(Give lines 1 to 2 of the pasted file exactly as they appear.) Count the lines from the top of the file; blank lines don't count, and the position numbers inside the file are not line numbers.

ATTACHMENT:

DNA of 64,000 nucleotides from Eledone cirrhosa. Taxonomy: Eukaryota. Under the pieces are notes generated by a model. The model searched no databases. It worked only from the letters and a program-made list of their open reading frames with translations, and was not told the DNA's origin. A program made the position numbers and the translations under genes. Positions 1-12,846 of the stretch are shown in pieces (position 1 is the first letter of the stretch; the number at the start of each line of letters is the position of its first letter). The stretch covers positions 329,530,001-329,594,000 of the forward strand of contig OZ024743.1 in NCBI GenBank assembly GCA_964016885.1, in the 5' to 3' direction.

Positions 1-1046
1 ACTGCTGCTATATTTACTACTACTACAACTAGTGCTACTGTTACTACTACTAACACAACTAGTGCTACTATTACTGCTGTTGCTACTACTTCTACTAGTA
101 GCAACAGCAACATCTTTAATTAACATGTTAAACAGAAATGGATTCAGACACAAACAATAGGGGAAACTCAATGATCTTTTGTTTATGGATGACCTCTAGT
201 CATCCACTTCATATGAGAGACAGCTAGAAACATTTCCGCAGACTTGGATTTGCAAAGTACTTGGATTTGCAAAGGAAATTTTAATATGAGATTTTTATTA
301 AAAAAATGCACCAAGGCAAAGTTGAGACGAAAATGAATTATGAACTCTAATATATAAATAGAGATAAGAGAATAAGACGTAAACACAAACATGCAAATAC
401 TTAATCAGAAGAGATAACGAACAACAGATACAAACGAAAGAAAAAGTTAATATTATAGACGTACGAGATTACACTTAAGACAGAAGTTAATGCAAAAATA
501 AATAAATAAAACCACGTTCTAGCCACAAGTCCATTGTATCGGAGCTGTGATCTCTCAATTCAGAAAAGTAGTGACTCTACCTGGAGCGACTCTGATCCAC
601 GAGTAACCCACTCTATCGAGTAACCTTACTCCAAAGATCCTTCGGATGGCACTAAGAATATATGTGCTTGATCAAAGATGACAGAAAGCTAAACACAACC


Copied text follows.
DNA of 64,000 nucleotides from Eledone cirrhosa. Taxonomy: Eukaryota. Under the pieces are notes generated by a model. The model searched no databases. It worked only from the letters and a program-made list of their open reading frames with translations, and was not told the DNA's origin. A program made the position numbers and the translations under genes. Positions 1-12,846 of the stretch are shown in pieces (position 1 is the first letter of the stretch; the number at the start of each line of letters is the position of its first letter). The stretch covers positions 329,530,001-329,594,000 of the forward strand of contig OZ024743.1 in NCBI GenBank assembly GCA_964016885.1, in the 5' to 3' direction.

Positions 1-1046